YONDER

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YONDER

Postby Dr. Goodword » Mon Feb 15, 2010 12:19 am

• yonder •

Pronunciation: yahn-dêr • Hear it!

Part of Speech: Adverb, Adjective

Meaning: At some distance from the speaker and listener (you and I).

Notes: Today's Good Word (and it is a good word) is heard mostly in the Southern US states and a few other dialects. To say that something is "over yonder" is to indicate that it is at some distance from the speaker and listener in a conversation. The early Indo-European language, mother of most of the languages in Europe and Northern India, apparently made three position distinctions: near me (here), near you (there) and somewhere else (yonder).

In Play: Serbian is a language that preserves this distinction, though in Serbian, too, the third adverb is disappearing: ovde "here", tamo "there" and onde "over there". So yonder comes from good stock. Southerners often emphasize the difference by using the phrases "right here" and "over yonder" (and not just for the benefit of Yankees): "Don't keep standing over yonder; I need you right here!" But who could have used the word more elegantly than Shakespeare's Romeo at first sight of Juliet by her window: "But soft, what light through yonder window breaks?"

Word History: This word is ancient. It is amazing that it still exists even in dialects. It is an extension of the archaic yon, which we can access now only in poetry written before the 20th century: "By yon bonnie banks and by yon bonnie braes, where the sun shines bright on Loch Lomond." Yon comes from the same roots as German jene "that, those", the Sanskrit pronoun, anena "that (one)", and the 3rd person pronoun in Serbian and other Slavic languages, on "he, it", ona "she, it", and ono "it". The root of this word appears in at least one other English word, beyond, which is where you go if you walk past yonder. (Today's Good Word comes from over yonder at the Alpha Agora, a suggestion from Perry Dror, to whom we bow in gratitude.)
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Re: YONDER

Postby sluggo » Mon Feb 15, 2010 4:49 pm

Dr. Goodword wrote: Serbian is a language that preserves this distinction, though in Serbian, too, the third adverb is disappearing: ovde "here", tamo "there" and onde "over there". So yonder comes from good stock.
On an interesting but unconnected (?) note, onde is Portuguese for "where" (cf. Spanish donde)

We still (some of us) use the archaic/poetic hither and yon...

Seems to me "right here" and "over yonder" would be simple tools of emphasizing the proximity.
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Re: YONDER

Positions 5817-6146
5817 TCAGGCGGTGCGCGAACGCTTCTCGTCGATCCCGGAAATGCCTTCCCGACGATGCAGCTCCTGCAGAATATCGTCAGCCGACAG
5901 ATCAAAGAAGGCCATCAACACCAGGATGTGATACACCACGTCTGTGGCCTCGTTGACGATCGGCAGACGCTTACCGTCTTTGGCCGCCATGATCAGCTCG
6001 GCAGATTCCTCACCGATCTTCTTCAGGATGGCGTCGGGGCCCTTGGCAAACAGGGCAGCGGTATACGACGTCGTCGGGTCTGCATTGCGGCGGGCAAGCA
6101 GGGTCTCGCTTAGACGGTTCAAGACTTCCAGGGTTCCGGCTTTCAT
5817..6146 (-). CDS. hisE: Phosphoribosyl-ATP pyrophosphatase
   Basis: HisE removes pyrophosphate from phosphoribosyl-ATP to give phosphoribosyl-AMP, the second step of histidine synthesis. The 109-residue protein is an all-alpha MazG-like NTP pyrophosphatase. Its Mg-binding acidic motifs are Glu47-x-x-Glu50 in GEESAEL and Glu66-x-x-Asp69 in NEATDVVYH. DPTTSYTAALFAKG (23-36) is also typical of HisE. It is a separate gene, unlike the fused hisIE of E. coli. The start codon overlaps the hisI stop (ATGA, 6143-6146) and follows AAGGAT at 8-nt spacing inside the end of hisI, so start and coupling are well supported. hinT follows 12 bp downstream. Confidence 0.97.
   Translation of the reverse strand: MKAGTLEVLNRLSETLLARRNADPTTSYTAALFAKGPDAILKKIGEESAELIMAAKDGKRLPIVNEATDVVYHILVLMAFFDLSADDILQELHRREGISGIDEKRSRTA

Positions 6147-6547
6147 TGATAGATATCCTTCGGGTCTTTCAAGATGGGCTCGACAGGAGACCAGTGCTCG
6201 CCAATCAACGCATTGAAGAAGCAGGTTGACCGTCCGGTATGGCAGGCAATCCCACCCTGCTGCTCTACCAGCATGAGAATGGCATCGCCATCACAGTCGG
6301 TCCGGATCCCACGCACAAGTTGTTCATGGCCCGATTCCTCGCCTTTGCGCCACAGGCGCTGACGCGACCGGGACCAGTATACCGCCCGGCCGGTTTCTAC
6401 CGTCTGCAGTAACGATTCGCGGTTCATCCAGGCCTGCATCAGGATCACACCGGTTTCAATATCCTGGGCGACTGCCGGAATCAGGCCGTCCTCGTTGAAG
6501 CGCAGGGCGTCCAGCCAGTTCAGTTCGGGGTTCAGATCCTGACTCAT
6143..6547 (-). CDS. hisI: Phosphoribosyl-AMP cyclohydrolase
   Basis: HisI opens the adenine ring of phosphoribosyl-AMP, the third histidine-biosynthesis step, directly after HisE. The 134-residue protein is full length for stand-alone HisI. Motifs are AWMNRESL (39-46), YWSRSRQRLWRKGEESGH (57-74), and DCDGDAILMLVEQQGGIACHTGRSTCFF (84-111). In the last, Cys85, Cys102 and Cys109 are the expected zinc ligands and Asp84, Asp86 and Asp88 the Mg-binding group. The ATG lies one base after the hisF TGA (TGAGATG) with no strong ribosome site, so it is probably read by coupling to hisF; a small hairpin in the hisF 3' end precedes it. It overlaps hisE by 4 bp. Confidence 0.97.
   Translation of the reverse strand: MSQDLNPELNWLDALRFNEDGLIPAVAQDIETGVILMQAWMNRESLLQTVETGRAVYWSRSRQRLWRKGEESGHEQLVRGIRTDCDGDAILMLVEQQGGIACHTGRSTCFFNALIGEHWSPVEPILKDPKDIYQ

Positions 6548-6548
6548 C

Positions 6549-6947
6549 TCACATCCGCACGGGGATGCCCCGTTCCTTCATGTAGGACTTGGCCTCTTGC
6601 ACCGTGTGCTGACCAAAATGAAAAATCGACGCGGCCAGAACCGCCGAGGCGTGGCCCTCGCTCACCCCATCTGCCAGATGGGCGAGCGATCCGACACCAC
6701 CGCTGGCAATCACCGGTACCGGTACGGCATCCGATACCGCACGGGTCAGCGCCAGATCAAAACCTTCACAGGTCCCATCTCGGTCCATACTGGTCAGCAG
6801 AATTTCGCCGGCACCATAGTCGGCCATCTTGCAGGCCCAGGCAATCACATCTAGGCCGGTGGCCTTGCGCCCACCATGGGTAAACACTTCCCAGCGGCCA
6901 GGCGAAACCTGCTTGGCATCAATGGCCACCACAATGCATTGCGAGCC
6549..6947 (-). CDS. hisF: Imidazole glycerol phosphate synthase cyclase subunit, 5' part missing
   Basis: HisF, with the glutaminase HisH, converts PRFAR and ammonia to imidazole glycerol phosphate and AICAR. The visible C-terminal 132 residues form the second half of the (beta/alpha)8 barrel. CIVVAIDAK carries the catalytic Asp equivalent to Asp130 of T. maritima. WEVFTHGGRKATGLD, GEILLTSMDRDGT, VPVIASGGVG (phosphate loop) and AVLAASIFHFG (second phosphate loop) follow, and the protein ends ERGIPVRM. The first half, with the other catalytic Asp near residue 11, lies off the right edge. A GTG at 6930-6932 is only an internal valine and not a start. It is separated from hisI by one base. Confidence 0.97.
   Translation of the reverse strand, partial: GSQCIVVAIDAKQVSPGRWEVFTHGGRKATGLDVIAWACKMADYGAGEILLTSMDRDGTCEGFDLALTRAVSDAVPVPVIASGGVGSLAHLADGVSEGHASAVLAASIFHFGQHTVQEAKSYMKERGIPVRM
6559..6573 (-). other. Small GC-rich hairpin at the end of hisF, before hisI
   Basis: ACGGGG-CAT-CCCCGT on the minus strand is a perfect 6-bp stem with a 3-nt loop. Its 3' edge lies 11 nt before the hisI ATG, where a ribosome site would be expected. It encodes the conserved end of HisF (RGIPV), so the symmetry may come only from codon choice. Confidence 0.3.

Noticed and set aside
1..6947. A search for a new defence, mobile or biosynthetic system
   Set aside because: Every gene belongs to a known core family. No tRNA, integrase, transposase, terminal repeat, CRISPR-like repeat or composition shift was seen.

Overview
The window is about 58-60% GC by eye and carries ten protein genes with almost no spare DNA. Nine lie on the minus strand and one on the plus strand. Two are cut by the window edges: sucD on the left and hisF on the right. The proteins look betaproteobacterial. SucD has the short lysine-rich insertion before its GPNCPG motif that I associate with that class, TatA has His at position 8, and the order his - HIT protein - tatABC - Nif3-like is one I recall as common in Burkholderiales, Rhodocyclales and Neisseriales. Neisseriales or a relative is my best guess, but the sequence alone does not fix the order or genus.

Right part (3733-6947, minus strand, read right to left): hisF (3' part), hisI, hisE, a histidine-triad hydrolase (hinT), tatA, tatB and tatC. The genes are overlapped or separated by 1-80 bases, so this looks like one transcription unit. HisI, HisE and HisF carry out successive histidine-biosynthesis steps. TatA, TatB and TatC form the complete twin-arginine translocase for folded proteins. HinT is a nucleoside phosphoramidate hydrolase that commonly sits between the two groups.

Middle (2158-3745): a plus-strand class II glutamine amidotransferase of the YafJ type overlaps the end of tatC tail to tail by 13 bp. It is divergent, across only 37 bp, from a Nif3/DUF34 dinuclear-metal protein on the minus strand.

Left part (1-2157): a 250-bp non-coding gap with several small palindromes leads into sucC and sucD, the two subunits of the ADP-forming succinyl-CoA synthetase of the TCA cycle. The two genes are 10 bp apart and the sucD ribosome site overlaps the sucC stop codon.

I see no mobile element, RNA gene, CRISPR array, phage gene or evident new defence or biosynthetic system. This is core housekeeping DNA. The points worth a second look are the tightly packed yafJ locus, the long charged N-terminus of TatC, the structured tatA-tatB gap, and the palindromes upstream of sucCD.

Postby Slava » Mon Feb 15, 2010 5:41 pm

sluggo wrote:Seems to me "right here" and "over yonder" would be simple tools of emphasizing the proximity.
Would you agree that we could use "there" in between these concepts? I feel that "over yonder" is farther away than, say, the next room.

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Postby sluggo » Mon Feb 15, 2010 5:45 pm

I would. It seems while Doc points out that yonder is fading into archaity, we still have three distinct degrees.

So does French:
ici = here;
= there;
là-bas = yonder (more at "down there")

I suspect this is a necessary expression and we'll continue to employ it even if we do lose yonder, probably through the redundant over there/down there or even 'way over there.
Last edited by sluggo on Mon Feb 15, 2010 6:10 pm, edited 1 time in total.
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là-bas

Postby Dr. Goodword » Mon Feb 15, 2010 6:06 pm

Sorry, là-bas doesn't count. It is not a basic word but a derivation. Là may be combined with other words. No hyphenations. I was talking about a basically different way of thinking of things.
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Postby sluggo » Mon Feb 15, 2010 11:08 pm

Not sure I follow, Doc-- why don't hyphens count? French uses them quite readily especially with là and ci to define the position. It's just the way they do it. And là-bas is used in the same sense as yonder, is it not? Or do you mean it has no older, possibly archaic, standalone word?

French does have a much smaller corpus than English, necessitating compound words where we have dedicated terms ("camera" comes to mind; appareil (de) photo)
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Postby saparris » Mon Feb 15, 2010 11:20 pm

Would you agree that we could use "there" in between these concepts? I feel that "over yonder" is farther away than, say, the next room.
As a Southerner, I can tell you that there is a "here," a "there," and a "yonder," but the distances that define "there" and "yonder" are relative.

It's perfectly acceptable to say that the scissors are "over yonder" and mean that they are across the room in a desk drawer. "Over yonder" could also be several miles away, as in "that gas station over yonder by Wal-Mart is open until midnight."

Now, "way over yonder" is something else again, since "way over yonder" is always a right fur piece from where you're at.
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